Dinner is nearly always an a la carte meal served at around 7 p.m. The four-course menus feature a choice of two appetizers with one that is always suitable for vegetarians. These might include salad with scallops, mozzarella and tomatoes with a spicy dressing, warm chicken salad or avocado and melon salad. This is followed by a choice of soup, such as roasted fennel cream soup with Pernod, Hungarian goulash soup or white bean soup with cumin. Typical entrees are blackened Cajun salmon fillet with mushroom, tomato and spinach; herb-crusted roast rack of lamb with mint sauce, duchesse potatoes and ratatouille; or vegetable tempura served in a papadum basket with wasabi and soy sauce. To follow there is always a dessert, such as berry crumble or fruit meringue, plus cheese and crackers or fresh fruit. There is no "always available" menu.

On each sailing, passengers can expect a buffet dinner themed to the destination being visited.   As an example, a Norwegian meal would include regional specialties including Bergen fish soup made with cod, salmon and halibut; gravlax, smoked salmon and marinated herring; baked cod fillet with lemon butter; lapskaus (Norwegian beef stew); dill chicken with leeks and potato; and a live carving station with roast leg of pork served with blackcurrant cabbage and mustard gravy. To follow there might be fruit and berry cake, ice cream and Norwegian cheeses, including the country's distinctive brown cheese. There is usually another themed buffet dinner, such as an Italian night. Weather permitting there is also an outdoor barbecue on the sun deck outside the Polar Bear Pub with soup, a range of salads, pasta, burgers, wings, fries and other accompaniments. Passengers can eat at the tables outside or in the pub.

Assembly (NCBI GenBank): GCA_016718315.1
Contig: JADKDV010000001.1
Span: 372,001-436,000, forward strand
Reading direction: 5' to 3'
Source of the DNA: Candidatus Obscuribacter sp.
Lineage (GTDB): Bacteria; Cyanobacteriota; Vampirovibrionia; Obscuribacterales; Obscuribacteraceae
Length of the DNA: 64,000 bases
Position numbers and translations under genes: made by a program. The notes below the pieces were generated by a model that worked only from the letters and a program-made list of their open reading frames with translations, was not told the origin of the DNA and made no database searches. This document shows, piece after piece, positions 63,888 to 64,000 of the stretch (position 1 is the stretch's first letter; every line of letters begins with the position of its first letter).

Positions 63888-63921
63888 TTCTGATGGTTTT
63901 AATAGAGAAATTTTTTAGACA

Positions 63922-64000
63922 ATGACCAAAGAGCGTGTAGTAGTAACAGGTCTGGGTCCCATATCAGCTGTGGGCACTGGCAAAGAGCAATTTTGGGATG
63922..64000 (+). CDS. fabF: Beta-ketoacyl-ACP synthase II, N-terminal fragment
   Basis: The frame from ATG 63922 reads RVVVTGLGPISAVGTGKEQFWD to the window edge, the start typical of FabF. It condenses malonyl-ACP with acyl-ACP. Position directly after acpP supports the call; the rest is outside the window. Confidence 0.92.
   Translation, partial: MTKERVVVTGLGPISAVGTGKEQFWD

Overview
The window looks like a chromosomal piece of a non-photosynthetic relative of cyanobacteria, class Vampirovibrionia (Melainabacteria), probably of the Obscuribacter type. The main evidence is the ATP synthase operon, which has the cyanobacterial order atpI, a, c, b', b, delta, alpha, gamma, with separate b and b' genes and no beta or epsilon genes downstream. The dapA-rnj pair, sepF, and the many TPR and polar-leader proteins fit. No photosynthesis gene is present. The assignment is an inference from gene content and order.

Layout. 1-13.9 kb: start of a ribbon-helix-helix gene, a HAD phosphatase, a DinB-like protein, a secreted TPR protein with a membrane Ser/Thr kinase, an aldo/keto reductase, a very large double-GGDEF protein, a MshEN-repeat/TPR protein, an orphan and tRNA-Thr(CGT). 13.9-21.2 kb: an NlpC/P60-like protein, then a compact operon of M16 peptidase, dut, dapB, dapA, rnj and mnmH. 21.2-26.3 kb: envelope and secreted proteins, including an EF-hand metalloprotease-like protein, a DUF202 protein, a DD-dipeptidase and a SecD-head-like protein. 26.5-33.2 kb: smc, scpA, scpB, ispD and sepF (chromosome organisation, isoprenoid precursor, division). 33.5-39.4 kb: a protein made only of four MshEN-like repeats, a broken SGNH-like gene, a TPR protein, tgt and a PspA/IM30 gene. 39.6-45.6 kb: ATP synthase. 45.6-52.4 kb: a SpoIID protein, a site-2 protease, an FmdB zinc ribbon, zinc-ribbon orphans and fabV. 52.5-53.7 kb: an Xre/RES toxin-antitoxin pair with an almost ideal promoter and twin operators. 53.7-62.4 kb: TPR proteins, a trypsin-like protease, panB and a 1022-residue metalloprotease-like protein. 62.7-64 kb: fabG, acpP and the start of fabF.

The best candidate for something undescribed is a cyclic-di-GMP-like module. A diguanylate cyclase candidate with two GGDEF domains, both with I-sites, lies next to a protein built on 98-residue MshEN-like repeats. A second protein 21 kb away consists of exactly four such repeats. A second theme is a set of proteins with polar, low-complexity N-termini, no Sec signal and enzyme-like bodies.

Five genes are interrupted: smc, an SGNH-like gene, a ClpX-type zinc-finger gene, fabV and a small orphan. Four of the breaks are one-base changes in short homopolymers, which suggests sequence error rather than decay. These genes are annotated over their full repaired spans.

There is no formal night or captain's dinner.

Complimentary water is served at the table during dinner and passengers can order drinks from the wine list. House red or white wine costs $6 for a glass or $22 a bottle. The list features wines from France, Italy, Germany, Spain, Portugal, Chile, Argentina, Australia, New Zealand and the U.S., ranging in price from $22 for Mateus rose to $70 for Moet et Chandon Champagne.

Passengers can bring their own wine to consume in the restaurant for a $10 corkage fee.

Tea and coffee station (Deck 5): A small selection of sweet and savory cookies is available 24/7 at the tea and coffee station in the Discovery Lounge, along with a bowl of fresh fruit that can be found on the bar. In the afternoon, there is also tea with homemade cookies, cakes and ingredients to make your own toasted sandwich.

Room Service: There is no room service; passengers are welcome to take snacks from the tea and coffee station to consume in their cabins. Similarly, if someone feels seasick or unwell, they can take food from the dining room into their cabins.

G Expedition Information

G Expedition Ship Stats

  • Crew: 55
  • Launched: 1972
  • Decks: 5
  • Passengers: 134
  • Registry: Liberia